For a manufacturer that supplies the diesel engines used in commercial vehicles, innovation from engine design to production is critical. Deploying a unified platform enables this manufacturer to boost both productivity and efficiency. The company has advanced from producing ten engines per hour to forty. In addition, due to increased statistical and data support provided by the new unified system, operations teams have increased the hourly output year over year. The company also achieved significant cost reductions through greater efficiency and quality improvements.

For example, by relying on a single, comprehensive system, operations teams can pass on manufacturing knowledge and experience to ensure continuity and maintain high levels of consistency. In addition to fast scalability, a unified platform not only ensures a single view of all manufacturing processes, it also provides integration with legacy systems. As a result of these innovations, the company’s manufacturing output doubled in three years.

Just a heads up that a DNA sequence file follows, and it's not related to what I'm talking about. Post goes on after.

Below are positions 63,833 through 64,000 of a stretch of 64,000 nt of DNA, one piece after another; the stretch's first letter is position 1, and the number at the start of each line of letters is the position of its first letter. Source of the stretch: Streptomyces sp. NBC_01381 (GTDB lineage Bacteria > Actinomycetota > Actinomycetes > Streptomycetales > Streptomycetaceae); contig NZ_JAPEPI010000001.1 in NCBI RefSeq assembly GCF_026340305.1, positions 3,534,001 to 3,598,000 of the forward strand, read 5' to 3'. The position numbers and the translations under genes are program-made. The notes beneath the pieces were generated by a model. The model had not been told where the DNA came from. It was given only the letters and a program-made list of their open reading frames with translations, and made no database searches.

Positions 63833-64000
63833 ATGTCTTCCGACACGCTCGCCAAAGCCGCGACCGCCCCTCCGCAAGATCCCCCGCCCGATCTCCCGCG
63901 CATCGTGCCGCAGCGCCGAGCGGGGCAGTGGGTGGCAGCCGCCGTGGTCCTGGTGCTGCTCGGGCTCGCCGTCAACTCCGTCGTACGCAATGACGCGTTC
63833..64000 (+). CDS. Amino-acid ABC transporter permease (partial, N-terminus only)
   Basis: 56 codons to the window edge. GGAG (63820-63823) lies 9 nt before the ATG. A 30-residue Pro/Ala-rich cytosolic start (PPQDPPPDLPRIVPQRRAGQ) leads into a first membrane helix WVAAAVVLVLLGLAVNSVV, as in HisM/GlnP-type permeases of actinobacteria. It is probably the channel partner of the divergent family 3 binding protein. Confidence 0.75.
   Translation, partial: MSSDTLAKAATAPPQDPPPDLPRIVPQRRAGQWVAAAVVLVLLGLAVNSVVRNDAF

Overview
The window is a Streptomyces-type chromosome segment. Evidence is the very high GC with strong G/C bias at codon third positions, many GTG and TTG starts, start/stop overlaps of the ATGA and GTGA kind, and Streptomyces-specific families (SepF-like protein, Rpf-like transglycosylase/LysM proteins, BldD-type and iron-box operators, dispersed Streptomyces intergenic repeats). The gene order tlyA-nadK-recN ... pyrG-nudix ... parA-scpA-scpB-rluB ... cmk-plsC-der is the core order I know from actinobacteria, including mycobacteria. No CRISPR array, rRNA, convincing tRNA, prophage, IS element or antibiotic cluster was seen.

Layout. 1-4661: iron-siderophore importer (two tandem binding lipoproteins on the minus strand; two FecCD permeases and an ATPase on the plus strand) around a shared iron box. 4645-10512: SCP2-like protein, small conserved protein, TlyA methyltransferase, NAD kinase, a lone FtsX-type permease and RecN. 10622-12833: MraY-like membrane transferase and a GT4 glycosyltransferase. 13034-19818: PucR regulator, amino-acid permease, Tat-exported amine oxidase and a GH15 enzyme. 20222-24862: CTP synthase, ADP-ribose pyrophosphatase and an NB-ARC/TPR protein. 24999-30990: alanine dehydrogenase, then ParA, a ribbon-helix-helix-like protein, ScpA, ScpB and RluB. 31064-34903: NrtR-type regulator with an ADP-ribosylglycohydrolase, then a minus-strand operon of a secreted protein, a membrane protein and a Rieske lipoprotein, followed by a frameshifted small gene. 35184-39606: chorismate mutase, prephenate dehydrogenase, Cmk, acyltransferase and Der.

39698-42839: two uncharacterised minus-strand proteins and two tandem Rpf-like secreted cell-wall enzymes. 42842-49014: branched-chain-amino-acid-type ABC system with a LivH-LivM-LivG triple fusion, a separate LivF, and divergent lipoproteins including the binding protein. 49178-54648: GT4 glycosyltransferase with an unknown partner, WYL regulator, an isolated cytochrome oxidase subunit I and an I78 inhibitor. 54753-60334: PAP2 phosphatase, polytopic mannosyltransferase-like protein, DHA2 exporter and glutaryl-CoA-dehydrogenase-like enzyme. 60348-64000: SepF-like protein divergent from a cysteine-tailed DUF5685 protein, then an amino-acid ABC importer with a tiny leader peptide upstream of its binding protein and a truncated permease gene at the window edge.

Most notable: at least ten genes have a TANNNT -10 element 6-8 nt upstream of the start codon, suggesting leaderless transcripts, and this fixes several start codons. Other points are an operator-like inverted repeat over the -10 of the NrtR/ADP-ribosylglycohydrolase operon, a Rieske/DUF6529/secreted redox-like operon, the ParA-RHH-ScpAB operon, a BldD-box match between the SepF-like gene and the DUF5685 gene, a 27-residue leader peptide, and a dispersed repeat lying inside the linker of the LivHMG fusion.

In the next installment, we will explore the value of collaborating on a single platform.

Part 1: Moving Beyond Pilot Stage Purgatory

Part 2: Confronting Data Challenges

Part 3: IIoT Success: More than Just Connectivity

Part 4: The Value of Single-Platform Collaborations

Part 5: Ensuring Customer Satisfaction & Future Outlook